My new book, Sunrise, the first book in my epic Dystopian Sci-Fi series will be out in less than two months. That’s pretty exciting, and a little bit terrifying, if I’m going to be honest. But as I ramp up, one thing my readers have been asking me is... what’s it like?Read More
I’ve spoken before about the role that the comic of The Walking Dead played in me becoming an author. Before it became a sprawling and colossal TV series, I got quite addicted to the graphic novel. At that time I was already writing a tale about two layabout stoners going on a road trip in the UK, but it wasn’t going anywhere. Then I got the first volume of The Walking Dead, where Kirkman spoke in his intro about getting to the end of every zombie film ever made and wondering what happened next. I felt the same way about every end-of-the-world tome I ever came across. My road trip novel soon morphed into the apocalyptic tome it is today. I wanted to explore that same idea, except removing the zombies altogether.
So, with the second anniversary of the release of Blood on the Motorway fast approaching, I’m beyond delighted to be involved in a very special Walking Dead themed giveaway. Unfortunately, it’s only open to you if you’re in the US, so if that’s not you then, well, sorry about that.
If you are in the US, here’s what’s up for grabs:
'Rick' Walking Dead Fleece Blanket
8" Michonne Walking Dead Vinyl Idolz figure
Daryl Crossbow Coffee Mug
Daryl Crossbow & Angel Wings Walking Dead Keychain
Walking Dead pen & bookmark
Walking Dead luggage tag
Walking Dead magnets
Walking Dead Comic #1
Walking Dead Comic #2
Walking Dead Comic #3
Walking Dead Mini Calendar
Walking Dead button badges
Zombie-opoly Board Game
Zombie ‘Where’s Waldo’ book
Zombie Colouring book for grown-ups
The Ladybird book of the Zombie Apocalypse (for grown-ups)
Zombie Outbreak car decal
28 Days Later/28 Weeks Later Blu-ray Set
Romero Dawn of the Dead/Land of the Dead Blu-ray Set
'Undad', Author Shane W. Smith
'A Place Called Hope' & 'A Place Outside the Wild', by Daniel Humphreys, signed by the author.
Entering to win is easy. Just enter your name and email at this link. Follow sponsoring authors on other social media platforms and share the giveaway for additional entries. By entering this giveaway, you AGREE TO BE SUBSCRIBED to the sponsoring author's newsletters listed in italics below. You may individually unsubscribe at any time.
Sponsoring Authors: Eli Constant, Claire C. Riley, Russell Nohelty, Dani Dixon, Matthew Jones, Daniel Humphreys, E.B. Black, Shane W Smith, Kristen Renee Gorlitz, Erica Gerald Mason, L.K. Hatchett, Baileigh Higgins, J.D. Oliva, Carmelo Chimera, N.S. Paul, Tyler James, David Lucarelli, Terrance Grace, & Pauline Creeden. Oh, and me.
Best of luck to you, I’m extremely peeved that I don’t get to enter it myself!
I've had a blog for a very long time. Over 15 years. Recently I've been thinking how it'd be nice to bring back some of the better old posts, once a week. I'm starting with a series that I did back in 2009, before Blood on the Motorway was but a twinkle in my eye. I'd asked for seven one blog topics from people on Twitter and got some of my best blog material as a result. Here's the fourth, a suggestion from, well, I'm not sure who suggested it. Lost to the sands of time. Originally posted on August 28th, 2009, a time when my now-ten-year-old daughter was only two years old.
A monkey holding a watermelon
From the vaults: 7 Days, Day Four.
One of the bewildering things about becoming a parent is the lack of basic instructions. If you go to Argos and buy a piece of furniture you will find assembly instructions enclosed within, and yet when it comes to being given a newborn child, which will require much more effort and constant management than a three-tier wardrobe will ever do, you get nothing. At the very least they should provide you with the child equivalent of an Allen key, a multi-purpose tool that can stop it from crying or deal with the never-ending flow of poop.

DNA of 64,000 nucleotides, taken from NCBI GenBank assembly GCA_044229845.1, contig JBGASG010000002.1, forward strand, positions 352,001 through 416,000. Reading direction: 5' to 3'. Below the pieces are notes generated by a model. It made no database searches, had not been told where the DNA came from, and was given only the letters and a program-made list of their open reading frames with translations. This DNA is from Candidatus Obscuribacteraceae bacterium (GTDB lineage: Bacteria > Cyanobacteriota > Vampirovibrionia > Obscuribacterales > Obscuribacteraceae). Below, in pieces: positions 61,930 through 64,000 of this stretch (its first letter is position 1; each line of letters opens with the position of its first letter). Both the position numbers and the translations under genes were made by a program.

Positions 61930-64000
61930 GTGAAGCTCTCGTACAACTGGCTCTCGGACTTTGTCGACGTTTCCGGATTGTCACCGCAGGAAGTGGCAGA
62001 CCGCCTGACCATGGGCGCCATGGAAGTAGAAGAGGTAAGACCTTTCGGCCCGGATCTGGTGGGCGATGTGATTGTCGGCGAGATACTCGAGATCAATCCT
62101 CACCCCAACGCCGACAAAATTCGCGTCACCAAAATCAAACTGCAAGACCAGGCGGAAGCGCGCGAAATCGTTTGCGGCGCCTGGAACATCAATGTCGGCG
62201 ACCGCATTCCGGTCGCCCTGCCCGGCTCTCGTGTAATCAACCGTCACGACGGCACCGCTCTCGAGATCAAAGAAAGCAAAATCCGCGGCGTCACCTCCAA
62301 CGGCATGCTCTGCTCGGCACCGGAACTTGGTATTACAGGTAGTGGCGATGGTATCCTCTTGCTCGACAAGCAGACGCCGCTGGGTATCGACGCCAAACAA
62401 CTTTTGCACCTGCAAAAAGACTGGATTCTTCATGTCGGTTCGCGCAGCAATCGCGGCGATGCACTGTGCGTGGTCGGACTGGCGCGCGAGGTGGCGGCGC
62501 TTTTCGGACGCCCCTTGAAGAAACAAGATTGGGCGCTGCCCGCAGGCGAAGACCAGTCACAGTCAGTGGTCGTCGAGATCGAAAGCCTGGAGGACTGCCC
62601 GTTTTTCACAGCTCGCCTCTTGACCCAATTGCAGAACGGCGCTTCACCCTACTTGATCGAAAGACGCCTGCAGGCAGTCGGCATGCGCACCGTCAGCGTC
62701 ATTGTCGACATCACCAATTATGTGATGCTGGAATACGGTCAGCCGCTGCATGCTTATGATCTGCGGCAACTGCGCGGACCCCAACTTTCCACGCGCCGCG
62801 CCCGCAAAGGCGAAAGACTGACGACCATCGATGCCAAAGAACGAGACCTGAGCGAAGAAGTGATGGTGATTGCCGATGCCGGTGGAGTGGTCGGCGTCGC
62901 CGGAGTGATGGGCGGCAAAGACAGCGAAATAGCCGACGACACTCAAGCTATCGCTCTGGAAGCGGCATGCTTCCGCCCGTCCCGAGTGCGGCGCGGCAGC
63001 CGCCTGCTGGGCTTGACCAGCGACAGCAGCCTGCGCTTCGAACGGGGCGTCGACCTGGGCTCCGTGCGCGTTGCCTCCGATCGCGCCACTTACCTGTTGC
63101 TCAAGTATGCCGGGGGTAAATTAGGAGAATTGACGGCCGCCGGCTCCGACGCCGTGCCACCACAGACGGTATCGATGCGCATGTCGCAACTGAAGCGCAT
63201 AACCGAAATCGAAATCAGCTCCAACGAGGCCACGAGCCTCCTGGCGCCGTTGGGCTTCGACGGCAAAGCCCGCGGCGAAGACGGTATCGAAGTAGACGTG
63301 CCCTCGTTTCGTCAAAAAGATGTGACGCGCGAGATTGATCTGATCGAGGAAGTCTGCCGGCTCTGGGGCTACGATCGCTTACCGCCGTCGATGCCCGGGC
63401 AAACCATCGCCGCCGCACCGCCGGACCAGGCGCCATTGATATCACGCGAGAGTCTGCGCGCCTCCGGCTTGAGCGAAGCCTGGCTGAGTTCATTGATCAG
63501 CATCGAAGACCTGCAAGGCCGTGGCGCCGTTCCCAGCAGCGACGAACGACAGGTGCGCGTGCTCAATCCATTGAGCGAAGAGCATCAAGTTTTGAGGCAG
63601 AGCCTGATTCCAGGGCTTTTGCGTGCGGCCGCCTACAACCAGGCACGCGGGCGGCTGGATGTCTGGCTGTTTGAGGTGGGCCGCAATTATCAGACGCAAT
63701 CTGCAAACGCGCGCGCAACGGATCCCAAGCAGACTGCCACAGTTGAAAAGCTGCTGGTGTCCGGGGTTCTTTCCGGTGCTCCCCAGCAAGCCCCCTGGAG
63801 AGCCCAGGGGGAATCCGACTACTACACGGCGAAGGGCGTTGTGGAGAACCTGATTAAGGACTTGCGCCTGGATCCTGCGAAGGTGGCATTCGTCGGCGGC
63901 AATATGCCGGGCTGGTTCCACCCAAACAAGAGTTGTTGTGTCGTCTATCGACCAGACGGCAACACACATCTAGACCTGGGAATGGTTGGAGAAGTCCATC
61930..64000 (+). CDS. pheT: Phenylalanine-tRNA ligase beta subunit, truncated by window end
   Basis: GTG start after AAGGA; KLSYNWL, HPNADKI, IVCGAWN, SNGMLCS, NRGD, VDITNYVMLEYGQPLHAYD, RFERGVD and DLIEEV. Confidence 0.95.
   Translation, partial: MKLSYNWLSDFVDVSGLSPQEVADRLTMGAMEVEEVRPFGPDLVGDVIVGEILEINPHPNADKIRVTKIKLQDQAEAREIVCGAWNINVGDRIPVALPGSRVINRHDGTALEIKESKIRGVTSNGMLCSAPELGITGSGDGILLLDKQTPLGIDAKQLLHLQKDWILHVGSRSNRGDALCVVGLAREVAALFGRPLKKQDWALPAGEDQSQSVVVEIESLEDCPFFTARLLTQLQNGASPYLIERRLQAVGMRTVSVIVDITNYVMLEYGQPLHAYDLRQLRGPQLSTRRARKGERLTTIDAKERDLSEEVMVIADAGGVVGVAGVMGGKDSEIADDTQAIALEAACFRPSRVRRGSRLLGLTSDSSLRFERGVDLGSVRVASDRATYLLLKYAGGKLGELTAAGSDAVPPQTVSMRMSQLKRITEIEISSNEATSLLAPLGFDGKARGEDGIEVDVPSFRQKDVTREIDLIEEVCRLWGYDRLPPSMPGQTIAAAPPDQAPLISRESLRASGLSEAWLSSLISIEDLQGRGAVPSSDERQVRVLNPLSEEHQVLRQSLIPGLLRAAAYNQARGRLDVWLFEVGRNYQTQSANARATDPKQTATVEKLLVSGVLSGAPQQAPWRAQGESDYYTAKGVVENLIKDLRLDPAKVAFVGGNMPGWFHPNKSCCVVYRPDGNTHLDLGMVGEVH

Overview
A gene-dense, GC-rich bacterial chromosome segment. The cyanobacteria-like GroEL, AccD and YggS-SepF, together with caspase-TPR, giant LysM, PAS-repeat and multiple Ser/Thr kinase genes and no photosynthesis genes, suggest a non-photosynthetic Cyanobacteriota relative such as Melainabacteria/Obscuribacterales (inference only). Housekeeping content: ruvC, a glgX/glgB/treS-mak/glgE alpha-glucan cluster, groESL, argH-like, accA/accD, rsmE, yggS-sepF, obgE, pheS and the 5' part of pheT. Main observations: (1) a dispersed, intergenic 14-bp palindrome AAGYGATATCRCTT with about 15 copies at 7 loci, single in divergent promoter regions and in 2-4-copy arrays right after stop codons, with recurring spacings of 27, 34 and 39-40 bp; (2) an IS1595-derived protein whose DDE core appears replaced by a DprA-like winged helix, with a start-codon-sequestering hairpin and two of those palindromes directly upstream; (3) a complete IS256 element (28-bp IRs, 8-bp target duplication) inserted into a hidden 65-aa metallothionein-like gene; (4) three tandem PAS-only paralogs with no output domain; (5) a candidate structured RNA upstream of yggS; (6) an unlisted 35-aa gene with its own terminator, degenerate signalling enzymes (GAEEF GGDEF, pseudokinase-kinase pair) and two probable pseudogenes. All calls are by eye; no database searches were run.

One of the things they should prepare you for is how much children’s television has changed since you last bothered to tune in. The main example of this is the advent of all-day children’s channels, such as the wonderful and yet bewildering Cbeebies. No longer are children’s programmes a way to settle a child for a few hours in the afternoon, now they provide it from the moment your child wakes you up until the time they go to bed, like a constant opium release for your child.
Of course, this leads to the temptation, especially on those weekend days when you are feeling a little worse for wear, to just pop it on and leave it running all day, like a constantly running distraction machine. But (and this is where the warning comes in) you do this at your peril because soon you will get sucked into the bewildering world within. When I was a child I doubt that my parents could name any of the characters of the programmes I watched. They lacked any awareness of the organisational structure of the Autobots, for instance. And yet I can name virtually every character that comes on Cbeebies over the course of a day. I know the words to all the songs they sing on Me Too, have seen every episode of In the Night Garden and have even found myself leaving the channel on when Rosie isn’t even in the house, dancing around to Boogie Beebies.
But none of this prepared me for the latest marvel to grace Cbeebies. The terror that is Waybuloo. I first stumbled across this one afternoon after Rosie and I had been to the park. After two hours of running after a toddler as she attempted every single area of the park that she was not old enough to go on, we returned home with me far more exhausted than her. I popped on Cbeebies and curled up on the sofa to die.
About half an hour later I woke, with a strangely serene feeling washing over me, as the gentle music of pan pipes and clinking crystals greeted me. I opened my eyes and could see Rosie transfixed to the screen. I glanced at the television, trying to make out what was going on.
It was no good. On the screen were what appeared to be three small monkey-like creatures, all laying on the floor doing yoga. Then they suddenly exclaimed something in a weird language and started to float off the ground, manic smiles plastered on their faces, eyes huge with dilated pupils. The screen cut to another of the little monkey creatures, this time holding what appeared to be a watermelon. Another was jumping calmly up and down on a box, neither of them showing any expression other than what appeared to be a manic bliss. The monkey holding a watermelon handed it to another monkey and then flew away without a word. ‘Noktok,’ said the other monkey creature, and walked away to do some more yoga. Everything was so surreal that I wouldn’t have been in the least bit surprised if what they’d actually said was ‘Nobody puts Noktok in a corner.’